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by George Williams

Award-winning filmmaker, journalist, photographer, and expeditionist Tomas Koeck  was at Nanuk Polar Bear Lodge last fall during the Hudson Bay Odyssey capturing footage for a new wildlife documentary entitled Flyway of Life.

The project was in collaboration with the National Audubon Society, Canon USA, Churchill Wild and Sacred Heart University, which Koeck will graduate from with a master’s degree in media arts later this year. We interviewed the talented 25-year-old from Connecticut about his experiences at Nanuk, his new film, and life in general. Read what he had to say below.

Polar bear out for a stroll in front of Nanuk Polar Bear Lodge. Tomas Koeck photo.

Out for a stroll in front of Nanuk Polar Bear Lodge. Tomas Koeck photo.

Churchill Wild: How was your trip to Nanuk Polar Bear Lodge?

Tomas Koeck: It was fantastic. We got everything we needed for our film, and it was a great experience with the people up there.

Churchill Wild: How did you find out about Nanuk?

Tomas Koeck: I reached out to Travel Manitoba after watching a feature on the wolves up at Nanuk. They got me in touch with Adam (Adam Pauls, Churchill Wild CEO) and Jackie (Jackie Storry, Churchill Wild VP Director of Business Development). I explained the details of our non-profit project and we worked it out. Adam and Jackie were great to work with. The whole team up there is just fantastic. I think they liked the premise of the project, and it was a chance to make the most of this northernmost point of the Atlantic Flyway and how it relates to birds and wolves.

Churchill Wild: Can you tell us more about the Flyway of Life Project?

Tomas Koeck: It’s about the Atlantic Flyway, which is the migration path that birds use. They fly from Costa Rica or even further south, up to northern Manitoba. For the past two years, we’ve been hopping along the Atlantic Flyway, visiting different hotspots on the migration route, looking at different ecological relationships between the animals and the birds, sometimes focusing solely on the birds and other times on the effect we have on the birds. So the Nanuk portion is a balance of the birds and how the wolves are creating a very healthy ecosystem for the birds in northern Manitoba.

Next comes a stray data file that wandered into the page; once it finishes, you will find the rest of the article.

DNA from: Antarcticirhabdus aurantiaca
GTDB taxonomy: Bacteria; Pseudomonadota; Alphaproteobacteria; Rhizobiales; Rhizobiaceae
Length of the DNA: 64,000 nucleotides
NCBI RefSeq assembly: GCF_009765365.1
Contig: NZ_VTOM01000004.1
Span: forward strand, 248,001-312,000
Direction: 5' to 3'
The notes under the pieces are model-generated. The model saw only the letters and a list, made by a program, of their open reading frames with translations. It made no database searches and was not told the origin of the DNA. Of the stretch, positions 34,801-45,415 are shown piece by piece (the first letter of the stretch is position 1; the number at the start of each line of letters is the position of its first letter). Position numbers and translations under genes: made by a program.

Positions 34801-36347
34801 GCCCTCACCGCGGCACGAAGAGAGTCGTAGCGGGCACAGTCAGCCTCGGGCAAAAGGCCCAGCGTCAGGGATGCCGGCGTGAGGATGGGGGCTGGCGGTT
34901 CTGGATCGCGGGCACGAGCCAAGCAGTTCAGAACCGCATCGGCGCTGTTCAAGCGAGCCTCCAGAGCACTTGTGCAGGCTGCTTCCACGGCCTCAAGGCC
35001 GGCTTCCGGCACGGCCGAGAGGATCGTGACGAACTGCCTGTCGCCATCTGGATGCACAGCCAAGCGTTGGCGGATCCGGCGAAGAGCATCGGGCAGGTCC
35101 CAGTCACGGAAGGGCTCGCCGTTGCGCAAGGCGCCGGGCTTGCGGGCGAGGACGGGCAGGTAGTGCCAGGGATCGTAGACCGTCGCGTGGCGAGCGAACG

Nanuk is the furthest north we’re comfortably going to go. It’s that solid northern point for the Atlantic Flyway. The birds follow the flyway routes for various reasons. They’re following either coastline, food, forest type, etc. Different birds travel along the shore. For example, you’ve got different plovers, like golden plovers, which travel from the southern USA along the coast and all the way up to Nanuk. When they get to Hudson Bay, that’s an example of a coastal habitat. So you have birds like these following a specific type of habitat. There will be some birds, like warbler species, which may continue going up to Alaska, but as far as probably the majority of the population, Nanuk is a stopping point. They’re staying there until it’s time to head back south.

Northern Manitoba along the Hudson Bay coast is a magical area for birds, where you get a ton of different species going up there for the season and departing back to the south in the fall. It’s one of those northernmost points, so it’s super interesting. It’s also interesting to look at the different ecosystems.